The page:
In 2019, when a record 10.4 million people visited the islands, a breaking point was reached. By the time the pandemic hit, locals were relieved to have their home to themselves.
In June, the Hawaii Tourism Authority rocked the tourism industry when it announced that, for the first time in more than two decades, it would not award the Hawaii Visitor and Convention Bureau, which has been responsible for selling Hawaii to the world for 120 years, its multi-year contract for marketing the state.
Instead, the contract was given to the Council for Native Hawaiian Advancement, a 23-year-old organization that believes tourism should benefit Native Hawaiians and the state’s residents above all else. The H.V.C.B. responded by fighting the decision, arguing that the process for determining who should get the contract was unfair. In October, the organizations agreed that they would work together, and the H.V.C.B contract was extended by six months.
Kūhiō Lewis, the president and chief executive of the C.N.H.A., told me that the fact that the organization received the contract indicates a shift in how people are thinking about tourism.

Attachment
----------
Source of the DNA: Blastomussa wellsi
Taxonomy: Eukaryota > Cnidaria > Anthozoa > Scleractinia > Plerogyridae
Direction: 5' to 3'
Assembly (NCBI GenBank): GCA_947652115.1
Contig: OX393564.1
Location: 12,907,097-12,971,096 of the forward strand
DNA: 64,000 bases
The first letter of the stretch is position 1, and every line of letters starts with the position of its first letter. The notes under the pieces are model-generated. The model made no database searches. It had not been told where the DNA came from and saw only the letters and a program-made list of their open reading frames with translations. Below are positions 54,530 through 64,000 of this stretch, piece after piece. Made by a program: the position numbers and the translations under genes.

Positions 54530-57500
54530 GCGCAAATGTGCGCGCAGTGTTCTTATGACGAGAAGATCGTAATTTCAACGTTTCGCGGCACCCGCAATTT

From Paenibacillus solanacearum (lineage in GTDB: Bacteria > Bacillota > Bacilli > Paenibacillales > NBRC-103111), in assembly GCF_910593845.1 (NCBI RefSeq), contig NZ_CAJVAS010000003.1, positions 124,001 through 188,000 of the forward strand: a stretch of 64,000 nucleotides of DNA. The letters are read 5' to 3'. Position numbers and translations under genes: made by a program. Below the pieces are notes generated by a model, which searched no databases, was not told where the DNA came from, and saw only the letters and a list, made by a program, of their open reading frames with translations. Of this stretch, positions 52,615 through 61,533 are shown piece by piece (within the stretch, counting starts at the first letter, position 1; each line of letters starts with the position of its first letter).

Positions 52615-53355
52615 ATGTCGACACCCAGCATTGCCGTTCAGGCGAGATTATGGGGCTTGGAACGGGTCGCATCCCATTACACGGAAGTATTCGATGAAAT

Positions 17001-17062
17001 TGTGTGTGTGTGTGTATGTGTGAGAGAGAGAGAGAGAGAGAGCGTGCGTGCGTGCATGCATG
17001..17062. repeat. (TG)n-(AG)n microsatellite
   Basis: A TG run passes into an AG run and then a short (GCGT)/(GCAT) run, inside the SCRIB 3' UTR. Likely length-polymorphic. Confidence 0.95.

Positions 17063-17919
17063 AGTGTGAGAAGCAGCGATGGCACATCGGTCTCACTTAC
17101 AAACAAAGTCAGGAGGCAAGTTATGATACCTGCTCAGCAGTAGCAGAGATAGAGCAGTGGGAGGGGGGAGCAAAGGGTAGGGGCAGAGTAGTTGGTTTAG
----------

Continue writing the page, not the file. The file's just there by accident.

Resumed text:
“Visitors want authentic, they want real, but they don’t even know what that looks like,” Mr. Lewis said. “This shift allows people and our culture to be the center of the industry. Hawaii is one of the biggest tourism markets in the country and could potentially be a model for what a Native-run model of tourism looks like, one that gives more than it takes.”
While some voices on social media might leave potential visitors to Hawaii with the impression that they’re not wanted — after all, aloha means both hello and goodbye, I’ve been told — the truth is that most residents do want tourism, as long as it is respectful and thoughtful.
What I learned is that respectful and thoughtful travel can actually be fun — and enlightening. Not only did I kayak beneath a waterfall, wake to a mooing cow and jump 15 feet into the open water, I also ate food grown and harvested locally, shopped at local stores and learned ways to keep supporting those businesses even after I left. I’m not ashamed to say that most of my holiday gifts will be coming from Pop-Up Makeke, the online marketplace created by the C.N.H.A. during the pandemic to keep local businesses going.
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